Case Study Report: Merchants Acceptance, Inc. v. Jamison – Case 9.1
The Merchants Acceptance, Inc. v. Jamison – Case 9.1 case as presented by Melvin and Katz (2015, p. 240) provides an example of the law and its relationship to the United Stated Constitution. Jamison purchased a set of encyclopedias for $1,652 plus a $95 shipping charge. Merchants Acceptance was assigned the contract to receive payment and complete delivery. The contract specified delivery of the encyclopedias to Jamison’s home address. The encyclopedias were shipped via United Parcel Service (UPS) to Jamison’s post office box instead of her home. Therefore Jamison refused to pay and cancelled the purchase.
Question One The first question asks, “Why would the law require Merchants to have title to something that was in Jamison’s own post office box?” Jamison and Encyclopedia Britannica had a destination contract. The UCC provides that delivery isn’t complete until the goods have been tendered at the specified destination; the P.O. Box wasn’t the specified destination. The delivery terms in the destination contract distinctly specified Jamison’s street address; therefore title to the books could be transferred only when they arrived at her home.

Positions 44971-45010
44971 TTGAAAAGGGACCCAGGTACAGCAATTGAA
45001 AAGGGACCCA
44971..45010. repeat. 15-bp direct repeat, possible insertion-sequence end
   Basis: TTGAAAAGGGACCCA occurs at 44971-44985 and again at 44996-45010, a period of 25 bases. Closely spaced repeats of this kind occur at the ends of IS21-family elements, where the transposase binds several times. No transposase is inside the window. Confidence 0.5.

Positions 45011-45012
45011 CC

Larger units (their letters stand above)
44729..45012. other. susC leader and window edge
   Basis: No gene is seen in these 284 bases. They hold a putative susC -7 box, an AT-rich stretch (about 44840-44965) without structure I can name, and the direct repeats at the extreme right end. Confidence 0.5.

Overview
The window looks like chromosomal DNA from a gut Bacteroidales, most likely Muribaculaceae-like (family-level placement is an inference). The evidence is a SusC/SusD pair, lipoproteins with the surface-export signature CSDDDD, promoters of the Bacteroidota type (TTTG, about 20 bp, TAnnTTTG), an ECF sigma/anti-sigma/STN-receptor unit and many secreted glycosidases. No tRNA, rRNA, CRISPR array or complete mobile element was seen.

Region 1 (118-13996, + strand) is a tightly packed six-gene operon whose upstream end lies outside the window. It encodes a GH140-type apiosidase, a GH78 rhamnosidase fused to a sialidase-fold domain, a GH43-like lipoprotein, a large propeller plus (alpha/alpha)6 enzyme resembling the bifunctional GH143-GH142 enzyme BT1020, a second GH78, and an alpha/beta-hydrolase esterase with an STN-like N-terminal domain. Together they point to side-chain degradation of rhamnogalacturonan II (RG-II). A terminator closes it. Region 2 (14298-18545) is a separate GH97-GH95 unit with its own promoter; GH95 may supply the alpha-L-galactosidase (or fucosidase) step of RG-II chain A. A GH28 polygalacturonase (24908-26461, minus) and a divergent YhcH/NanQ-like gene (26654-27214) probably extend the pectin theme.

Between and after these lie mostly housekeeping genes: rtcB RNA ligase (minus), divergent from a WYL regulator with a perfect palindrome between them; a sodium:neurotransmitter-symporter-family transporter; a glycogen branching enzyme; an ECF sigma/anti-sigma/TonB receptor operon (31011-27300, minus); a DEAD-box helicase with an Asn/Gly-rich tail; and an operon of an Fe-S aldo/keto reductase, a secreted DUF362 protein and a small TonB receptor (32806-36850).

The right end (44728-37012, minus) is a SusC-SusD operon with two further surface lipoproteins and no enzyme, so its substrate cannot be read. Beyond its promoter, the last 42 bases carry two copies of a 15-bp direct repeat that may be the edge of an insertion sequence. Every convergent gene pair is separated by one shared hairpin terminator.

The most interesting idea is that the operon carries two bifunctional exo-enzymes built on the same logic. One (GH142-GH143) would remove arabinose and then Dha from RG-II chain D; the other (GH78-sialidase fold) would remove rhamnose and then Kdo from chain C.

Question Two The second question asks, “Why did the court find it unnecessary to “delve into” the differences between shipment and destination contracts?” Because the delivery term in the contract was specified as Jamison’s street address clearly establishing a destination contract.
Conclusion I chose this case because of my background with the U.S. Postal Service (USPS) and AAA Wholesale Wallpaper. Within the USPS I have served as a Letter Carrier, Supervisor of Express Mail for Kalamazoo/Portage, MI, Automation Supervisor and Distribution Supervisor for Southwest Michigan. Within AAA Wholesale Wallpaper I held positions from Order Clerk in the Call Center, Nationally Certified Wall-Covering Consultant, to